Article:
by Stephen Downes
Dec 29, 2016
Detecting Fake News
Stephen Downes, Dec 29, 2016.
After the spate of fake news in circulation over the last year or so numerous guides have been published to help you spot fake news. Unfortunately, few of them are effective. The reason for this is that they tend to focus on whether or not the source is authoritative. But authorities lie. Whether they're an old school newspaper, or just an old school, these days they all have a vested interest. They want you to believe them. So how do you cope? That's what this article is about.
There are four really good points in this quick overview of the future of learning. Keith Devlin is optimistic overall, saying we may be at the beginning of a genuine science of learning, much as medicine was at the beginning of the 20th century. This is not based on so-called neuroscience based on MRI - "A good analogy would be trying to diagnose an engine fault in a car by moving a thermometer over the hood." No, what new technology offers the hope of improved educational research - "Classroom studies invariably end up as studies of the teacher as much as of the students, and often measure the effect of the students’ home environment rather than what goes on in the classroom." It will allow us to dig deeper into real learning - "What is missing is any insight into what is actually going on in the student’s mind—something that can be very different from what the evidence shows." We need to know why a student comes up with right or wrong answers - "part of what is going on is that many earlier studies measured knowledge rather than thinking ability. The learning gains found in the studies I am referring to are not knowledge acquired or algorithmic procedures mastered, rather high-level problem solving ability."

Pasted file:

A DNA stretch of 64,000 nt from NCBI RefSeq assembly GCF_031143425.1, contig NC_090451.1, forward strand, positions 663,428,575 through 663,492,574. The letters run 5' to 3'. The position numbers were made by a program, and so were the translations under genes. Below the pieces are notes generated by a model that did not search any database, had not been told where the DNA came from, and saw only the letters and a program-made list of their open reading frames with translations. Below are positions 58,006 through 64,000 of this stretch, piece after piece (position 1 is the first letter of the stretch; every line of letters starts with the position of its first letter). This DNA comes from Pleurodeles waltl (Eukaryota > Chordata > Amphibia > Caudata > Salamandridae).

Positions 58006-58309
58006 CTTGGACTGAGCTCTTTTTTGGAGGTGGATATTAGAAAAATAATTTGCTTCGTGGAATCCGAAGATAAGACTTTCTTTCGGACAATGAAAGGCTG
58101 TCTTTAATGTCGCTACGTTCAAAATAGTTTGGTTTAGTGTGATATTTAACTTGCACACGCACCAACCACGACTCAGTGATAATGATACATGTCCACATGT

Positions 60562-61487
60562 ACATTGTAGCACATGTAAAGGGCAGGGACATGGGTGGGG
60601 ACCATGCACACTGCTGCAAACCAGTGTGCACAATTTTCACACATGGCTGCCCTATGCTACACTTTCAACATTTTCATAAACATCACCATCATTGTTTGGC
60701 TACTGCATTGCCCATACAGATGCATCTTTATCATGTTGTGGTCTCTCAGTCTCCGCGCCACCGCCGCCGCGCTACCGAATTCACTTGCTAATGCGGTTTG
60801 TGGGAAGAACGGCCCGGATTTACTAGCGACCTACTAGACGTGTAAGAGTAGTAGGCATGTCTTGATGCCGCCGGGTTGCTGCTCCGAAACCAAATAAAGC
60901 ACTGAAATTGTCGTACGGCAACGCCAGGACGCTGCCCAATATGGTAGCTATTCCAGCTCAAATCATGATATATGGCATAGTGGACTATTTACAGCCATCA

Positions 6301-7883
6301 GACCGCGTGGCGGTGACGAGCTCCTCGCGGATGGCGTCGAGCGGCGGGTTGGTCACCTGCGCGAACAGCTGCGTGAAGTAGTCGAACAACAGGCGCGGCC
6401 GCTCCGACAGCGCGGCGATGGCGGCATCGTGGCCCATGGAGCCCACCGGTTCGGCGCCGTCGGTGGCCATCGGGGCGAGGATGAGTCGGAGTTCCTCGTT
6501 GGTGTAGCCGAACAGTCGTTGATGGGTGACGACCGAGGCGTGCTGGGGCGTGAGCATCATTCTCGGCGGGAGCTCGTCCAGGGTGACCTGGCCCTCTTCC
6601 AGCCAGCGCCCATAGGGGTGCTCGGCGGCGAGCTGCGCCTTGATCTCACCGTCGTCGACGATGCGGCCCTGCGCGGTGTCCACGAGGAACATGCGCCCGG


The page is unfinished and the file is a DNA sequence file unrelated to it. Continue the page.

This short guide (16 page PDF) calmly discusses the key elements of IT security for the average user. It's directed at staff and students of EPFL specifically, so there are some references that might not make sense to the general reader (such as the advice to use the EPFL VPN to read email) but in the absence of anything else I would not hesitate to distribute it.
It's easy to say we should fact-check the internet (or at least that part of it pirporting to be news and information). Actually doing it is a lot harder. As Michael Caulfield says, fact-checking is boring unrewarding work. It's better shared with others. Enter annotation, as provided by (say) hypothes.is - now through the mechanism of annotation we can share our fact-checking efforts. For example, here's an annotated news article. Will this technology work where so many previous efforts at annotation have failed?
Virtual worlds and virtual reality are natural partners. So there's no real surprise that Second Life is looking to develop to support Oculus Rift and similar technologies. But getting the mix right is difficult - you don't want people to simply inhabit your environment, you want them to invest in it, to build it themselves. Hence, the WordPress analogy - what makes a blog worth reading isn't the software it was written with, it's the content that is written. But the other thing about WordPress is that each person had his or her own blog. Via The Blog Herald.
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